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Re: Goodstein expansion

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  • Subject: [mg132324] Re: Goodstein expansion
  • From: Murray Eisenberg <murray at>
  • Date: Sun, 9 Feb 2014 04:48:47 -0500 (EST)
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It's unclear whether the question is simply to find the base-b expansion of an integer or, instead, to write an algorithm to do it.

If the former, several built-in Mathematica functions do this (did you bother to search the documentation for "base" to discover them yourself??):

      BaseForm[87, 5]
   (* 322   *)
   (*    5  *)
      Head[BaseForm[87, 5]]
   (* BaseForm *)

Note that for BaseForm, the base b must be in Range[2, 36] -- so as to allow use of the ten digits together with the twenty-six letters of the English alphabet for the coefficients.

      IntegerDigits[87, 5]
   (* {3, 2, 2} *)

Note no upper bound, other than system limits, on the size of the base with IntegerDigits. And probably the output from IntegerDigits is more useful for further calculation than that of BaseForm.

      IntegerString[87, 5]
   (* 322 *)
      Head[IntegerString[87, 5]]
   (* String *)

If, however, your question is to write code implementing an algorithm to do it, then a good way to start would be to look at a proof of what I like to call the "Base Value Theorem", which asserts that for arbitrary integer base b > 1 and arbitrary positive integer n, there exists a unique nonnegative integer k and a unique list c[[0]], c[[1]], . . ., c[[k]] such that:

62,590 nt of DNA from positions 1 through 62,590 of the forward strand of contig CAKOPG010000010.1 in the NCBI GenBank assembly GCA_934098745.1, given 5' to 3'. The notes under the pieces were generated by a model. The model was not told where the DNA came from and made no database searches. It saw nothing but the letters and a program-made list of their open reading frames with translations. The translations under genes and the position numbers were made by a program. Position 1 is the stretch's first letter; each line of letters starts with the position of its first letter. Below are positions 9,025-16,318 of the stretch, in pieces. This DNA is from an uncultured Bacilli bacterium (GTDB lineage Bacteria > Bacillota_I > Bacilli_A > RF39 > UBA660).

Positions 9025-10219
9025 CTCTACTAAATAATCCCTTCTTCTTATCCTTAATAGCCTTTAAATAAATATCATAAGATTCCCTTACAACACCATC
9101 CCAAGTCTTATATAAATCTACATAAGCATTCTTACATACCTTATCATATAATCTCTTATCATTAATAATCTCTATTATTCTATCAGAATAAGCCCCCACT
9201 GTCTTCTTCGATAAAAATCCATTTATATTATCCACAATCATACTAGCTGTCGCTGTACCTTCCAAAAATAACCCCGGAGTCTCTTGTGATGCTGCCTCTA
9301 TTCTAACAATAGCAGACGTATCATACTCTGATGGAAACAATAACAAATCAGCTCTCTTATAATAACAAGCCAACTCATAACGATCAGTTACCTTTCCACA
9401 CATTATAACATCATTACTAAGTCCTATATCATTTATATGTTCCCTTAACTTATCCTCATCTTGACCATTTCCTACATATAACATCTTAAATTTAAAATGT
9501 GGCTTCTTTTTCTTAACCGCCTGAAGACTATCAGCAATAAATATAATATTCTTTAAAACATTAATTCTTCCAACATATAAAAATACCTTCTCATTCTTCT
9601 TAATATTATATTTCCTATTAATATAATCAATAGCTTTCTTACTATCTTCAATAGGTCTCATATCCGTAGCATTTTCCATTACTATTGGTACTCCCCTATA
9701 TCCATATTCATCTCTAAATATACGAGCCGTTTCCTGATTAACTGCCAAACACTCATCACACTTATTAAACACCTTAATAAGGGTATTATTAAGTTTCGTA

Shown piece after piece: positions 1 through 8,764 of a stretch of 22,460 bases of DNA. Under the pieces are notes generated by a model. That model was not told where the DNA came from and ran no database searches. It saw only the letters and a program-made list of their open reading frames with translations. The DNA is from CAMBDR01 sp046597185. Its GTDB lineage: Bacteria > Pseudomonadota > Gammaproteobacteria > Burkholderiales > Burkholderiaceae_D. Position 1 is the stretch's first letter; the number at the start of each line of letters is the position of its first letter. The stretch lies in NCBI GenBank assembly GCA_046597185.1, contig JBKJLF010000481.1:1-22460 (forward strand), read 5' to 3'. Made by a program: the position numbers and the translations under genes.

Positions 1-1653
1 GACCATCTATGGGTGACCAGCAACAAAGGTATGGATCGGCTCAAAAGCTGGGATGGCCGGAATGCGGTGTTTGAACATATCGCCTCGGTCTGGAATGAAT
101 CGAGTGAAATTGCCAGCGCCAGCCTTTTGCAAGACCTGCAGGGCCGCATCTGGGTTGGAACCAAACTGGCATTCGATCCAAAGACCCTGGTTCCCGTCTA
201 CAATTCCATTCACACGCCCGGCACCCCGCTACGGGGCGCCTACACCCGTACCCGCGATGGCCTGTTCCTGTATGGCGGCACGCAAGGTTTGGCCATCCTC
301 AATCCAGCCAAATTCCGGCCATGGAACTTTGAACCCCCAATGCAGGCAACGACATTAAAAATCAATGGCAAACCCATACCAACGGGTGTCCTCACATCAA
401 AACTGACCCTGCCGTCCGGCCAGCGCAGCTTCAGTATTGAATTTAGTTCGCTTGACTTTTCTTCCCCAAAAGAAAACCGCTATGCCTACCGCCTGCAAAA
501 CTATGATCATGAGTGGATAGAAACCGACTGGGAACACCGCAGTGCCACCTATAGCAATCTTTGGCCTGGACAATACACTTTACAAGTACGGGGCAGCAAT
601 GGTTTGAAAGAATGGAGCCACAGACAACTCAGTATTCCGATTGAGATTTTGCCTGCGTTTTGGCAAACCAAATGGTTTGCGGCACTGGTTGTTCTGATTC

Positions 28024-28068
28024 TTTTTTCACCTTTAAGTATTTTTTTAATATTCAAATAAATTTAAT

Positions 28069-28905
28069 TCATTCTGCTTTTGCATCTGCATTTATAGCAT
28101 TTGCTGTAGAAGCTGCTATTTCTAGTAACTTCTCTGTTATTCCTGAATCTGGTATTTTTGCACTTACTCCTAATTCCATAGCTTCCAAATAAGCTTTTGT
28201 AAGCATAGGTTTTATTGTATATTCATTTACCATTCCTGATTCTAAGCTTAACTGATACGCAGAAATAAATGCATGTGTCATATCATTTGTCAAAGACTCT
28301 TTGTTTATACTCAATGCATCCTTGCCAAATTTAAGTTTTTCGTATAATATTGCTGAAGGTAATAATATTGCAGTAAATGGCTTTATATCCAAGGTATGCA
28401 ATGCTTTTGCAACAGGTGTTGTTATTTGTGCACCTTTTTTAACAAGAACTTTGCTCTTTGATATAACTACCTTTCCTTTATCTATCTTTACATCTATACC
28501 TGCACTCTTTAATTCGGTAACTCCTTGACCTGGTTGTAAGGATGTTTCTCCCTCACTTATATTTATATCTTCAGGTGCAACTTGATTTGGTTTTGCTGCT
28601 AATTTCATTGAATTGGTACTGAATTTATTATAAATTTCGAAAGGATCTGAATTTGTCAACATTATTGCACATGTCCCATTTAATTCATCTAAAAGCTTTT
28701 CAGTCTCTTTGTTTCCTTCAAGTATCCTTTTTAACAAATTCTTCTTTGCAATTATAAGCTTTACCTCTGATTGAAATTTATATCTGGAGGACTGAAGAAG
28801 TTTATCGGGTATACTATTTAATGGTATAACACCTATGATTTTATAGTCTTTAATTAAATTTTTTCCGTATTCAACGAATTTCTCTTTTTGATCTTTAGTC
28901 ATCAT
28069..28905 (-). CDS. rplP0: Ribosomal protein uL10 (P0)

n == Sum[c[[j]] b^j, {j, 0, k}]

The essence of the proof is the following, for a given b and n:

(1) Find the smallest positive integer t such that b^t > n. Set k = t - 1.

(2) Divide n by b^k, getting divisor d and remainder r. Set c[[k]] = d.

(3) Repeated apply the preceding steps but with r in place of the original n.

To implement this in Mathematica, you'd probably want to use recursion. For Step (2), of course use Quotient and Mod.
The trick is undoubtedly how to do Step (1). If you're willing to use logarithms, then there's an obvious way to proceed. But if you want to keep strictly within the domain of integers, then you'd want to form _some_ power of b that's greater than n and then step down from it to obtain t; an extravagant way would be to start with the (possibly too-huge) power b^n.

Hope this helps.

On Feb 8, 2014, at 4:02 AM, Brambilla Roberto Luigi (RSE) <Roberto.Brambilla at> wrote:

> The Goodstein expansion of integers  (see for instance  Stillwell," Roads to Infinity", pag.47)
> Given an integer n we can write it as sum of powers of  2
> 87=2^6+2^4+2^2+1=2^(2^2+2)+2^(2^2)+2^2+2^0
> More generally assuming an integer b as a base, we can write  n as a sum of power of b with coefficients <b
> es.:  b=5
> 87=3*5^2+2*5^1+2*5^0.
> I can do it by means of a long and obvious routine with lots  of  If[] and While[].
> May be someone can do it by means of the recursive properties of Mathematica language?
> Many thanks to all the friends of this group!
> Roberto
> RSE SpA ha adottato il Modello Organizzativo ai sensi del D.Lgs.231/2001, in > forza del quale l'assunzione di obbligazioni da parte della Societ=E0 avvieune con firma di un procuratore, munito di idonei poteri.
> RSE adopts a Compliance Programme under the Italian Law (D.Lgs.231/2001). Ac> cording to this RSE Compliance Programme, any commitment of RSE is taken by the signature of one Representative granted by a proper Power of Attorney.=
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Murray Eisenberg                                murray at
Mathematics & Statistics Dept.      
Lederle Graduate Research Tower      phone 240 246-7240 (H)
University of Massachusetts               
710 North Pleasant Street                
Amherst, MA 01003-9305

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